21. ^ Nic Fildes; Nikou Asgari (11 September 2020). "Drahi offers to take Altice Europe private in €2.5bn buyout". Financial Times. Retrieved 12 September 2020.
  22. ^ "Billionaire Drahi gets green light to take Altice Europe private - union". Reuters. 7 January 2021. Retrieved 26 May 2022.
  23. ^ "ALTICE EUROPE N.V." Retrieved 26 May 2022.
  24. ^ "ALTICE EUROPE N.V. B". Retrieved 26 May 2022.
  25. ^ "France's second biggest telecoms firm buys 12% of BT". BBC. Retrieved 11 June 2021.
  26. ^ "BT: Billionaire Patrick Drahi raises stake to 18%". BBC. Retrieved 14 December 2021.
  27. ^ a b "UN rights office issues report on business activities related to settlements in the Occupied Palestinian Territory". Office of the United Nations High Commissioner for Human Rights. 12 February 2020. Retrieved 5 July 2021.
  28. ^ a b "Database of all business enterprises involved in certain activities relating to Israeli settlements in East Jerusalem and the West Bank (A/HRC/43/71)". ReliefWeb. 14 February 2020. Retrieved 5 July 2021.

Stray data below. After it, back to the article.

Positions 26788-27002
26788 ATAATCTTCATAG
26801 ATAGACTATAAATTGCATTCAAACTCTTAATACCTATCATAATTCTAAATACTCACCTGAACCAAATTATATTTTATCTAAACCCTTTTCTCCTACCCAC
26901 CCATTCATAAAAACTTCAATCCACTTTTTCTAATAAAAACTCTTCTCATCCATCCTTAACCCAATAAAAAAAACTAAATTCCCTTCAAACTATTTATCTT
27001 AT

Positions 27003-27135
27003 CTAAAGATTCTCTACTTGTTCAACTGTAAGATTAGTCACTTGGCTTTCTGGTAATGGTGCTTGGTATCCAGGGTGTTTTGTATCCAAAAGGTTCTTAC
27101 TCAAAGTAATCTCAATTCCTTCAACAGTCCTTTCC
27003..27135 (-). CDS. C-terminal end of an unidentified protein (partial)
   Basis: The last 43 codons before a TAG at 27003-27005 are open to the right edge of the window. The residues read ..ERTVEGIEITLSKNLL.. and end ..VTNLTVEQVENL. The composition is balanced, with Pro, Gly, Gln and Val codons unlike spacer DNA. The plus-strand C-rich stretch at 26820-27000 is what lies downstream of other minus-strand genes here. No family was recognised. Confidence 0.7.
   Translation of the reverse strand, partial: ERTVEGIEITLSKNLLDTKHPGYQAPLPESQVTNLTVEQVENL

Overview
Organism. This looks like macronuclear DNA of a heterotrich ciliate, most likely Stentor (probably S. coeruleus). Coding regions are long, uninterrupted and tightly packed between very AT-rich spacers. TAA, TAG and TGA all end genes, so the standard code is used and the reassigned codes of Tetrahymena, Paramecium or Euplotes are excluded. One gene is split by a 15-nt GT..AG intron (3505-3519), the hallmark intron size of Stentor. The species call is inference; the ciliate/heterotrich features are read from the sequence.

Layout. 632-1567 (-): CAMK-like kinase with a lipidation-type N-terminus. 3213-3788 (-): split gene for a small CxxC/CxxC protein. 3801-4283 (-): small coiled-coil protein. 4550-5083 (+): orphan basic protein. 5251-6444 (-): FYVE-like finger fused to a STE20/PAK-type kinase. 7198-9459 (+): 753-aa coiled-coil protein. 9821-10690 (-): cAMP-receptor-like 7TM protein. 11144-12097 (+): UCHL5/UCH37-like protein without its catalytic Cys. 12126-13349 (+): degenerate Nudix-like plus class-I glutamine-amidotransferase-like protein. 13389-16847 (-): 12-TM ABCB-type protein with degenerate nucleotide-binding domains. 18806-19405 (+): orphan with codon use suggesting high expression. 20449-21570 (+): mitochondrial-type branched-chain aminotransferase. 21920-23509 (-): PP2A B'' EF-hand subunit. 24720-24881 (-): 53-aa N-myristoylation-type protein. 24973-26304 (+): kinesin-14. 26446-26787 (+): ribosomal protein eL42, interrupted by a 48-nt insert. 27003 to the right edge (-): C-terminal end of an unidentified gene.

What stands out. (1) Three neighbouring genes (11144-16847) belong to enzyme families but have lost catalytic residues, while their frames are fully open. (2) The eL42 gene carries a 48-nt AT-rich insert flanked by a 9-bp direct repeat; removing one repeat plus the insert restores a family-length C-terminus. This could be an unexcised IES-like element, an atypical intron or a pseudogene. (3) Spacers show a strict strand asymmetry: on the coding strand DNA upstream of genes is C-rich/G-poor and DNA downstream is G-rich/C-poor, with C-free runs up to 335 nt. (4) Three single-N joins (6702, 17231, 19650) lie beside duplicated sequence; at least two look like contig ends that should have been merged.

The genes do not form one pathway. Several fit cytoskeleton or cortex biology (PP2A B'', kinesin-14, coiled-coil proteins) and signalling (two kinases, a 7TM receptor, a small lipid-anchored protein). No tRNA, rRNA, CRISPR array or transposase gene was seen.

29. ^ "S/RES/2334(2016)". United Nations Security Council. 23 December 2016. Retrieved 5 July 2021.
  30. ^ "Legal Consequences of the Construction of a Wall in the Occupied Palestinian Territory" (PDF). International Court of Justice. 9 July 2004. Retrieved 5 July 2021.
  31. ^ "Conference of High Contracting Parties to the Fourth Geneva Convention". International Committee of the Red Cross. 5 December 2001. Retrieved 5 July 2021.
  32. ^ Fouche, Gwladys; Jessop, Simon (5 July 2021). "Nordic fund KLP excludes 16 companies over links to Israeli settlements in West Bank". Reuters. Retrieved 13 September 2021.

External links

This page was last edited on 6 August 2023, at 06:11